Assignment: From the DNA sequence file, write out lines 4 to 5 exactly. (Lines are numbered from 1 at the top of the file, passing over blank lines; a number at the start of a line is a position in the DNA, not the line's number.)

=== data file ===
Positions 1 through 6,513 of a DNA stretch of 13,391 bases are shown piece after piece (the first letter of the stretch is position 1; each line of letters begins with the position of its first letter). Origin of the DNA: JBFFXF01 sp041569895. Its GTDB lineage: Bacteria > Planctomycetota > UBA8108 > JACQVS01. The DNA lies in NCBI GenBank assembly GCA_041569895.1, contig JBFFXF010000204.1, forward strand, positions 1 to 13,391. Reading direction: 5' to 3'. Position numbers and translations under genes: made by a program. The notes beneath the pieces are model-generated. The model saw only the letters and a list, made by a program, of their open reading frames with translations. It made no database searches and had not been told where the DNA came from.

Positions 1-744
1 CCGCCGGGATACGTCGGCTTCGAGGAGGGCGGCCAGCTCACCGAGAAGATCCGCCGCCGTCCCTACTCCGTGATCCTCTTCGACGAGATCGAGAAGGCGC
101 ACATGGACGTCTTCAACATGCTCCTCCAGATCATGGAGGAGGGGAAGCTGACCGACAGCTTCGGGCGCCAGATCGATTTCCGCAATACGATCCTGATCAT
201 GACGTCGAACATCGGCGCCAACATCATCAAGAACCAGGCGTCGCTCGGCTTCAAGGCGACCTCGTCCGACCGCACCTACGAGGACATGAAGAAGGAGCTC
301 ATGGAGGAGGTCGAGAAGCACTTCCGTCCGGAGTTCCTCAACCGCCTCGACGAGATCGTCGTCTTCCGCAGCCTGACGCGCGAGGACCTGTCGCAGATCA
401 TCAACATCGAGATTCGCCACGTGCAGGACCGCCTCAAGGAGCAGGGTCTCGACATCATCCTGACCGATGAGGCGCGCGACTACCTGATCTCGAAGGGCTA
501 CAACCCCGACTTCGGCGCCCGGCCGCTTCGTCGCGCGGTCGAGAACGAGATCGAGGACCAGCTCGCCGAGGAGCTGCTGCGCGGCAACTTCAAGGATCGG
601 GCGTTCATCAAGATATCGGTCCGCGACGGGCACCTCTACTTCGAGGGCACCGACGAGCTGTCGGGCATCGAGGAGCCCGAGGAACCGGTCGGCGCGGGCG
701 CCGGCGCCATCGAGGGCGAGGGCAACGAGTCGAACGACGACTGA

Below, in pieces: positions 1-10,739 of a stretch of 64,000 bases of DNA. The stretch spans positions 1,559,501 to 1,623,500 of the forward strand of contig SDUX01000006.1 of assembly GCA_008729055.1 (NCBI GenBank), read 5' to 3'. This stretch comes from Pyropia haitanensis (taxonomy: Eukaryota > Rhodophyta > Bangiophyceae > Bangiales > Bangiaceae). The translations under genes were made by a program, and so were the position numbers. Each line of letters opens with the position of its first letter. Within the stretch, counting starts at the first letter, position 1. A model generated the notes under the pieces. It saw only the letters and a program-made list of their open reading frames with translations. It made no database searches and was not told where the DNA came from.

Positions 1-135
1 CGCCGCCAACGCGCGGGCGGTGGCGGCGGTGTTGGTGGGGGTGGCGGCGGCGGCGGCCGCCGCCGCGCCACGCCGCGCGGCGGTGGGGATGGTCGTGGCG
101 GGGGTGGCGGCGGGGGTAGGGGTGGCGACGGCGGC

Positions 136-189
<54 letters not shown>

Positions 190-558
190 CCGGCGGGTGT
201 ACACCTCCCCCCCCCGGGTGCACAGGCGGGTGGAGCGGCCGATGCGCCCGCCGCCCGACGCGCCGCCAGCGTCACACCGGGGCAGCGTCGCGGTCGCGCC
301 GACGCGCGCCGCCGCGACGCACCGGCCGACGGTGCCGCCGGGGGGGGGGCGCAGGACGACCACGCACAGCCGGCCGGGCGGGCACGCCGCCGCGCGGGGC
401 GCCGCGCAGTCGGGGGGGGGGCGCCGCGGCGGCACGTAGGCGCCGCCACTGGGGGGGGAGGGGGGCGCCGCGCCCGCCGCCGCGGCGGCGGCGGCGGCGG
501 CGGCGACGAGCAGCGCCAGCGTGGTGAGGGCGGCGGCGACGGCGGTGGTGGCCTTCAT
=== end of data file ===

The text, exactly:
101 ACATGGACGTCTTCAACATGCTCCTCCAGATCATGGAGGAGGGGAAGCTGACCGACAGCTTCGGGCGCCAGATCGATTTCCGCAATACGATCCTGATCAT
201 GACGTCGAACATCGGCGCCAACATCATCAAGAACCAGGCGTCGCTCGGCTTCAAGGCGACCTCGTCCGACCGCACCTACGAGGACATGAAGAAGGAGCTC